the historical moment, thereby drawing attention. The salience of the work may be one-dimensional or easily analyzed so that recipients can readily understand it. In this way, bodily feelings of pleasure and excitement or calm can be experienced more easily than the deeper emotions evoked by complex works. When the features of a work are salient relative to the dimensions of bodily response, it is also easier to select works that modulate mood states. These kinds of contingencies make for a more superficial relationship between aesthetic appreciation and personal response. The Popular Culture-reaction-modulation combination facilitates the transformation of feelings.
In summary, this chapter has attempted its own version of unity-in-diversity based on the notion that different psychological theories can be seen as appropriate for different circumstances. One line of theorizing touches on the problem of finding meaning both in works of art, literature, media, and so on, and in one's own life. It is argued here that the two ways of finding meaning are intimately related in the aesthetic context. A second line of theorizing is more sensitive to bodily states and desires, which can be accommodated by different kinds of aesthetic and media stimuli. Not surprisingly, the principles of behaviorism seem to apply here.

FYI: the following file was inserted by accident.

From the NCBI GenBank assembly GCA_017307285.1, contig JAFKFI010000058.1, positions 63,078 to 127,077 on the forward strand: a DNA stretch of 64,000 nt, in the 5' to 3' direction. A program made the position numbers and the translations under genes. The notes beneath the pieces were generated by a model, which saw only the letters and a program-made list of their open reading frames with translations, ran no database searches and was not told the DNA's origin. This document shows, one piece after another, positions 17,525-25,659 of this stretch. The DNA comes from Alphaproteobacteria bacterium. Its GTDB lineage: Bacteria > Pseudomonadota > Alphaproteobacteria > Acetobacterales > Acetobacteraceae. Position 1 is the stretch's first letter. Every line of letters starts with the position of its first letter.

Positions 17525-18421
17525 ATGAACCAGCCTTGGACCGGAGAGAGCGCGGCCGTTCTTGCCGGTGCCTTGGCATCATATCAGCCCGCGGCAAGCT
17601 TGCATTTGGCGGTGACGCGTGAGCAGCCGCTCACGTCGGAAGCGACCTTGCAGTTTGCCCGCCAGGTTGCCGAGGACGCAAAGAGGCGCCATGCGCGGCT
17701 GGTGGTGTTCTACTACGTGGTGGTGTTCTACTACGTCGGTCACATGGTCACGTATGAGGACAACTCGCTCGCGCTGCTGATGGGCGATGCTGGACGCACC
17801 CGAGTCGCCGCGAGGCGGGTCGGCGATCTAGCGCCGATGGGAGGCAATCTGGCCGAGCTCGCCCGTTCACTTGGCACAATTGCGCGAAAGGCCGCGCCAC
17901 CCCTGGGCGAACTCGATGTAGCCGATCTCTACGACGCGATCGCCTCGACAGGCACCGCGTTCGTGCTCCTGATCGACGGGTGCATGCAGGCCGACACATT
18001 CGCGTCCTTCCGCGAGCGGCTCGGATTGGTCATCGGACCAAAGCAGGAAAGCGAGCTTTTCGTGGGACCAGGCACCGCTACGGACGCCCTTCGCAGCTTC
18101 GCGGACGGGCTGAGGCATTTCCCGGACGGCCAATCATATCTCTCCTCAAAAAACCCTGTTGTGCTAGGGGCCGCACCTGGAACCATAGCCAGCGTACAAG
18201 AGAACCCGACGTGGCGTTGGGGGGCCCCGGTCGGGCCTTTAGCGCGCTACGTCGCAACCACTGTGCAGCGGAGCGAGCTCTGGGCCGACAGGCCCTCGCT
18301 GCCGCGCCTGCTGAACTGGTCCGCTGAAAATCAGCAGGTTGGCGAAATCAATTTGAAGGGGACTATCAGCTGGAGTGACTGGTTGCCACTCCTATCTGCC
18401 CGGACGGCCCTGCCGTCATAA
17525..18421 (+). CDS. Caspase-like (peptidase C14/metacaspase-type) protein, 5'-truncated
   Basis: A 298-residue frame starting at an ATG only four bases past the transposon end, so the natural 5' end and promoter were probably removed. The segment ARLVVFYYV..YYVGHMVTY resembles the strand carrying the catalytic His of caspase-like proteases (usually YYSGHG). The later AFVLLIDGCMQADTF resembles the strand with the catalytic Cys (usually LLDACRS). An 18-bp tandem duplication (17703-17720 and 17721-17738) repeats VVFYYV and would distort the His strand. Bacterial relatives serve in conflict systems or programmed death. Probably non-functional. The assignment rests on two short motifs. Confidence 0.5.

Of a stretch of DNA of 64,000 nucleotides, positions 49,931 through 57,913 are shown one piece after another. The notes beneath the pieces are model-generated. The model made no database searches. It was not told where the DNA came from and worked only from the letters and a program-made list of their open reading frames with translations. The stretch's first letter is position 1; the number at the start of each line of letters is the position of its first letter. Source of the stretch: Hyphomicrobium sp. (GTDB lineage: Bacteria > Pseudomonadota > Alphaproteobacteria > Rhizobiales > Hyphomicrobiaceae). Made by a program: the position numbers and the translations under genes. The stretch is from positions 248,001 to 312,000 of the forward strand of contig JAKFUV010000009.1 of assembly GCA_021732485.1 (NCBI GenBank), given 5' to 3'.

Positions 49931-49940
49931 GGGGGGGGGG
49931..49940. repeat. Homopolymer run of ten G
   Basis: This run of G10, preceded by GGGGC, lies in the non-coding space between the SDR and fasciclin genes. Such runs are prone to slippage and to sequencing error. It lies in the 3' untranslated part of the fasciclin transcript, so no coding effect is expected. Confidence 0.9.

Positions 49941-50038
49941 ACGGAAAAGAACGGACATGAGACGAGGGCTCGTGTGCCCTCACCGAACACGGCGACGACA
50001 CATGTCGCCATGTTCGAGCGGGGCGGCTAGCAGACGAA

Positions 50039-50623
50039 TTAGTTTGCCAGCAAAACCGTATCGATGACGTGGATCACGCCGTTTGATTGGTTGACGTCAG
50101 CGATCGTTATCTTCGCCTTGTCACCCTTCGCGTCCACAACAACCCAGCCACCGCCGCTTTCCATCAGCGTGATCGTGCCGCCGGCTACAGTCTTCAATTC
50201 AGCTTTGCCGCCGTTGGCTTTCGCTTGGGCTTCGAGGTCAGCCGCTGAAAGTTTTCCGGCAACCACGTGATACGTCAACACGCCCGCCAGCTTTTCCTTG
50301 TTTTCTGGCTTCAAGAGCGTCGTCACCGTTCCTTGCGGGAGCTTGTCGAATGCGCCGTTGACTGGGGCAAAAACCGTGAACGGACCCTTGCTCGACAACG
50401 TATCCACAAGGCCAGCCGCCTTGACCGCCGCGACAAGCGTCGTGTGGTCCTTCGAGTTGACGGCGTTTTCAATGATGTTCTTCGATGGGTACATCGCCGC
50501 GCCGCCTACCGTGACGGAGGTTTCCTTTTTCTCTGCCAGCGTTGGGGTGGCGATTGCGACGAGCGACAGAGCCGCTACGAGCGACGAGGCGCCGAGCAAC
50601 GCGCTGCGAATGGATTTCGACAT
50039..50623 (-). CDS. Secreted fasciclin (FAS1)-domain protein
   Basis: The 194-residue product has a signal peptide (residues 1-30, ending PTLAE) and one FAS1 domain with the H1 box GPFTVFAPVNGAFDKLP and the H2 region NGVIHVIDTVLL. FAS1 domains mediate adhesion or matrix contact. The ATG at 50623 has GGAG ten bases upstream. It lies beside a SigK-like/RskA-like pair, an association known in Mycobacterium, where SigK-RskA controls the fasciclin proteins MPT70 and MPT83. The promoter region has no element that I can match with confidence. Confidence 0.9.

And still we are left with a tantalizing paradox. Although the aesthetic attitude of the revolutionary artist may focus on the development of original style, the door is open for the seemingly accidental selection of subject matter. How convenient that sensual desires might be sublimated by the depiction of nudes in the Baroque or Rococo styles. Conversely, when attention is paid to the accurate rendering of the subject (a figure) in a sculpture, emotion might unconsciously and inadvertently leak out when the artist powerfully squeezes the soft clay. The complementary relations between these two constellations, High Culture-reflectionmatching and Popular Culture-reaction-modulation, remain to be explored.
Adorno, T.( 1950). "A social critique of radio music". In B. Berelson and M. Jarowitz (Eds.), Reader in public opinion and communication (pp. 309-316). Glencoe, IL: Free Press.
Anderson, D. R., Collins, P. A., Schmitt, K. L, & Jacobvitz, R. S.( 1996). "Stressful life events and television viewing". Communication Research, 23, 243-260.
Bartlett, F. C.( 1932). Remembering: A study in experimental and social psychology. Cambridge, England: Cambridge University Press.
Benjamin, W.( 1967). "The work of art in the age of mechanical reproduction". In H. Arendt (Ed.), Illuminations (pp. 217-251). New York: Schocken Books. (transl. by Harry Zohn) Berger, A. A.( 1980). Television as an instrument of terror: Essays on media, popular culture, and everyday life. New Brunswick, NJ: Transactions Books.
Berlyne; D. E.( 1971). Aesthetics and psychobiology. New York: Appleton-Century-Crofts.
Berlyne, D. E.( 1974). The new experimental aesthetics: Steps toward an objective psychology of aesthetic appreciation. Washington, DC: Hemisphere.
Bryant, J., & Zillmann, D.( 1984). "Using television to alleviate boredom and stress: Selective exposure as a function of induced excitational states". Journal of Broadcasting, 28( 1), 1-20.
Bullough, E.( 1912). ' "Psychical distance' as a factor in art and as an aesthetic principle". British Journal of Psychology, 5, 87-98.